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Very good. But I still think that it would be best to begin with Victoria standing before the Archmage's gate, and use all this as a flashback, for example as she passes through the garden, or just after the magician opens his door. You are beginning in medias res, not ab ovo. If so, it is best to begin with a bang - a memorable, picturesque scene. Also, I would avoid "as you know, Bob" explanations (which you made very subtly and skillfully, of course). Let the readers guess what our heroes are asking from the Archmage. This will add an air of suspense and mystery - a riddle which will demand explanation. The discussion between Victoria and Archmage will explain everything anyway, so there is no need to lose time on it. Some examples: the beginning of the "Shadow of the Torturer" "It is possible I already had some presentiment of my future. The locked and rusted gate that stood before us, with wisps of river fog threading its spikes like the mountain paths, remains in my mind now as the symbol of my exile. That is why I have begun this account of it with the aftermath of our swim, in which I, the torturer's apprentice Severian, had so nearly drowned. "The guard has gone." Thus my friend Roche spoke to Drotte, who had already seen it for himself. Doubtfully, the boy Eata suggested that we go around. A lift of his thin, freckled arm indicated the thousands of paces of wall stretching across the slum and sweeping up the hill until at last they met the high curtain wall of the Citadel. It was a walk I would take, much later. "And try to get through the barbican without a safe-conduct? They'd send to Master Gurloes." "But why would the guard leave?" "It doesn't matter." Drotte rattled the gate. "Eata, see if you can slip between the bars." Drotte was our captain, and Eata put an arm and a leg through the iron palings, but it was immediately clear that there was no hope of his getting his body to follow. "Someone's coming," Roche whispered. Drotte jerked Eata out. I looked down the street. Lanterns swung there among the fog-muffled sounds of feet and voices. I would have hidden, but Roche held me, saying, "Wait, I see pikes." "Do you think it's the guard returning?" He shook his head. "Too many." "A dozen men at least," Drotte said. Still wet from Gyoll we waited. In the recesses of my mind we stand shivering there even now. Just as all that appears imperishable tends toward its own destruction, those moments that at the time seem the most fleeting recreate themselves—not only in my memory (which in the final accounting loses nothing) but in the throbbing of my heart and the prickling of my hair, making themselves new just as our Commonwealth reconstitutes itself each morning in the shrill tones of its own clarions." Notice how Wolfe starts with a symbol, and then just goes on with action, explaining nothing and continuously adding new questions. That way the reader who was "hooked" by the strong image is intrigued to discover who is Master Gurloes, what is the Citadel, etc. Many of the questions are not answered until late in the book. Such things are noticed when the reader is re-reading the book, adding additional flavour to it. You try to explain as much as possible, in as subtle way as possible - and do it very well. But I think it is best to force the reader to work for it, not to give him answers too early. Eg Zelazny, in The Nine Princes of Amber (perhaps his most famous book) keeps both his hero and his readers in the dark throughout the first chapter. Or in the Lord of Light - consider how few explanation does he give! There is obviously a long backstory about the colonization of the planet - and we learn only a few indirect hints. And finally - don't take my comments too seriously, and don't get offended. I am certainly not a great stylist, especially in English. I also like your writing very much.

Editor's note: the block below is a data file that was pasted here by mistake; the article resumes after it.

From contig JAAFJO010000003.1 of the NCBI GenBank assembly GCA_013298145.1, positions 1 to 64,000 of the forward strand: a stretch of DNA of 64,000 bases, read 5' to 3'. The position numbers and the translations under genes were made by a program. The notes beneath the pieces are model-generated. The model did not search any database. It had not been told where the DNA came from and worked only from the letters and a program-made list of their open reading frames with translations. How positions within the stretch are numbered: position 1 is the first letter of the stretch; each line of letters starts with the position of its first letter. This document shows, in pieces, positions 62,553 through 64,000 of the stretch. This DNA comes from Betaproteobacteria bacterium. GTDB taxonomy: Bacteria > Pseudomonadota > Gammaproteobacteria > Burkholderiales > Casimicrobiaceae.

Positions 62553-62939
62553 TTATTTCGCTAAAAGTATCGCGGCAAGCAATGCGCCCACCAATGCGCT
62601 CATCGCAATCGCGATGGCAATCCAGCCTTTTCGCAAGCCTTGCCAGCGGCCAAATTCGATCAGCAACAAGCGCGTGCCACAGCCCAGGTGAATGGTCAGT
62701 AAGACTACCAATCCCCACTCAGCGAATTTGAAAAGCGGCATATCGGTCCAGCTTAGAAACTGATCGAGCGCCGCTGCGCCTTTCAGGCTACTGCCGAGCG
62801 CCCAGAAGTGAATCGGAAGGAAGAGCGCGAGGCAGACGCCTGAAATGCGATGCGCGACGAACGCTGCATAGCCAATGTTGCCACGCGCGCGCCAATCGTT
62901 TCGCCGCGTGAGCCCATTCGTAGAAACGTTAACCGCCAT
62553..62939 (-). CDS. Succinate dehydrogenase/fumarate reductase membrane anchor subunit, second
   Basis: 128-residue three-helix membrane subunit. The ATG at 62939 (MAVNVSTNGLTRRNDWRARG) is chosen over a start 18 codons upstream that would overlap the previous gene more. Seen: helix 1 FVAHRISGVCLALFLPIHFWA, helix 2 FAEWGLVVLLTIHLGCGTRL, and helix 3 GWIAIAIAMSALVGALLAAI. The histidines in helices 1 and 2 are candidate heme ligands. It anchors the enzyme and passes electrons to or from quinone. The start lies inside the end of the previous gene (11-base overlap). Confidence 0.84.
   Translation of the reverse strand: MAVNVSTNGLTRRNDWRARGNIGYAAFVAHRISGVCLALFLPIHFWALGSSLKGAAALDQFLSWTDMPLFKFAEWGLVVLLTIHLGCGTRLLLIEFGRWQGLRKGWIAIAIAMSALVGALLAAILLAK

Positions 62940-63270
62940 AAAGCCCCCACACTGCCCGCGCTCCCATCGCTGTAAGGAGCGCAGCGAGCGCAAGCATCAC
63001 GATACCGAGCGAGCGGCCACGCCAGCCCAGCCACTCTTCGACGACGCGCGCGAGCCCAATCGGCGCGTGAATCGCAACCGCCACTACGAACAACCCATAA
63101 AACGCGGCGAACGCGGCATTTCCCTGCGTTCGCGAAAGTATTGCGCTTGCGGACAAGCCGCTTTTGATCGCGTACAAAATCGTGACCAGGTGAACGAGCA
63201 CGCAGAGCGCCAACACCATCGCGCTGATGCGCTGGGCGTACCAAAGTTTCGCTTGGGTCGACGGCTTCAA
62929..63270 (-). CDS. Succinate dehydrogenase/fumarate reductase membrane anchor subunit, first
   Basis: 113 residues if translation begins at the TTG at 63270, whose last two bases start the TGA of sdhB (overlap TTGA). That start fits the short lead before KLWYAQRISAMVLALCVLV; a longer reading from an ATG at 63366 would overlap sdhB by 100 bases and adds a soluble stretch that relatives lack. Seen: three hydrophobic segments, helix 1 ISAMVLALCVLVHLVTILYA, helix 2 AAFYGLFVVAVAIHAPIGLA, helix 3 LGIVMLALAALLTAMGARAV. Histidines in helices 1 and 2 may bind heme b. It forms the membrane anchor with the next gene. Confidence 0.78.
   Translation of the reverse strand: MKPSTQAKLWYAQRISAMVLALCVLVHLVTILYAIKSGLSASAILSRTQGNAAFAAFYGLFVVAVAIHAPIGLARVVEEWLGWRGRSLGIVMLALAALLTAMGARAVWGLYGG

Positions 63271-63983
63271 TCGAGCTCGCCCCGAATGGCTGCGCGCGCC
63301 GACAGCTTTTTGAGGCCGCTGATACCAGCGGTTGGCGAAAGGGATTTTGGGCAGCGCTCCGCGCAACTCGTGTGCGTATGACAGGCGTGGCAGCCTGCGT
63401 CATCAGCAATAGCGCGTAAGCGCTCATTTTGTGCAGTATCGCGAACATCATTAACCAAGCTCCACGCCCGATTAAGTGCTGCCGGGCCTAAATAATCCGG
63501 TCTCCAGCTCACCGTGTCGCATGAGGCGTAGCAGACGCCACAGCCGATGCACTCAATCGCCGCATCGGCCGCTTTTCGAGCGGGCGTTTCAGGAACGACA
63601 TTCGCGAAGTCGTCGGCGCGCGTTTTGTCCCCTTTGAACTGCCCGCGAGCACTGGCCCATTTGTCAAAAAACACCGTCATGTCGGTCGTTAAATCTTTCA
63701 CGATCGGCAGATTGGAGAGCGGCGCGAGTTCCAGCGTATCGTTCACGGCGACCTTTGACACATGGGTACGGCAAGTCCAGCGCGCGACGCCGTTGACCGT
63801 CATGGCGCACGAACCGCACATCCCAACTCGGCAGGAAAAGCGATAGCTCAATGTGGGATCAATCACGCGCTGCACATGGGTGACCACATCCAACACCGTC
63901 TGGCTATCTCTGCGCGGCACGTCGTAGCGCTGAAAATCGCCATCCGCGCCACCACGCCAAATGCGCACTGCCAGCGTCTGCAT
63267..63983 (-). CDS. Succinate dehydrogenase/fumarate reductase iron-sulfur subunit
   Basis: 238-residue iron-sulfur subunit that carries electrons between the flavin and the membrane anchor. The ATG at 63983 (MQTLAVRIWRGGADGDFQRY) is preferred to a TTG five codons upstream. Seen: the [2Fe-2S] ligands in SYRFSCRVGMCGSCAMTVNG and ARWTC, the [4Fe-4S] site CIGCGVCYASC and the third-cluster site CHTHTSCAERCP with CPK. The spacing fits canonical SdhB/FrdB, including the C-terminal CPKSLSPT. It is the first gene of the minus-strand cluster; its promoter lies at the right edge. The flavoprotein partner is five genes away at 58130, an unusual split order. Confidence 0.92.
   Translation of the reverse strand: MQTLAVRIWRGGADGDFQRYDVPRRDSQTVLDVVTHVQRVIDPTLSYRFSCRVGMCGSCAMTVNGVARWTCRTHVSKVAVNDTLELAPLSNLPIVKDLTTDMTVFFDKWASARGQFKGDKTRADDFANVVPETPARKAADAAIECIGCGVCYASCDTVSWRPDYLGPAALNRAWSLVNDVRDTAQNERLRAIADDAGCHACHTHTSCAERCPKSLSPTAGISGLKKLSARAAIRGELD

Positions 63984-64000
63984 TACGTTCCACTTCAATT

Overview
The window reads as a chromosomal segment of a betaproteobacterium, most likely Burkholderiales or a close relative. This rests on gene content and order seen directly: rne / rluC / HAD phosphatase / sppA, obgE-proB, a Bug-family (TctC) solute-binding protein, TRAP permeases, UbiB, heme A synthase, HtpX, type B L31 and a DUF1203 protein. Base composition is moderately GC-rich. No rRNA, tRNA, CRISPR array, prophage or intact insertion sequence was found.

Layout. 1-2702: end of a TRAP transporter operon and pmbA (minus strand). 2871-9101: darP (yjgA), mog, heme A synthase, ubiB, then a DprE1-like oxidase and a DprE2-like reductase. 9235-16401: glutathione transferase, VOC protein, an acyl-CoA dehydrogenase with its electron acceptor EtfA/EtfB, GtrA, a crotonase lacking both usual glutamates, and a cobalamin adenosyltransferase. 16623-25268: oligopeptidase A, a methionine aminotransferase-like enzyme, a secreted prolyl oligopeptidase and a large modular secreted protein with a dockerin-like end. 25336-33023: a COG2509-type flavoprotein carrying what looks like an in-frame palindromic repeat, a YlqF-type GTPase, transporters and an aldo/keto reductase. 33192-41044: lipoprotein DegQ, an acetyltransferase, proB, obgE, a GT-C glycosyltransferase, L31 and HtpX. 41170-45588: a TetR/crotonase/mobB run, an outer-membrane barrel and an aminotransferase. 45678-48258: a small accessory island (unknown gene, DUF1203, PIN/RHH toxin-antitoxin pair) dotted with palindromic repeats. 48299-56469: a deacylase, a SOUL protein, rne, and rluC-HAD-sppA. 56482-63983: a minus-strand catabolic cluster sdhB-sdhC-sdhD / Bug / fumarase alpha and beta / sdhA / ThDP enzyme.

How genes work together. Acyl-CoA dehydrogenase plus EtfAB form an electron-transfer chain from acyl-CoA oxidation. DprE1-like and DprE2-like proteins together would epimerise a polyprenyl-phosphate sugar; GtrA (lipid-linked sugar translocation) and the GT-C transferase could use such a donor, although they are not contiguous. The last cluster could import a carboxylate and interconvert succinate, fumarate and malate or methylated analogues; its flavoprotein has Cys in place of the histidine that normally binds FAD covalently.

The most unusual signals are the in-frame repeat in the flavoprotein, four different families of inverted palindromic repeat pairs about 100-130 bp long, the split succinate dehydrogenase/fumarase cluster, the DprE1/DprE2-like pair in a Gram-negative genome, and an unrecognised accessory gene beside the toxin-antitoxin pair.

[User Picture]
From:baduin
Date:November 25th, 2008 08:05 pm (UTC)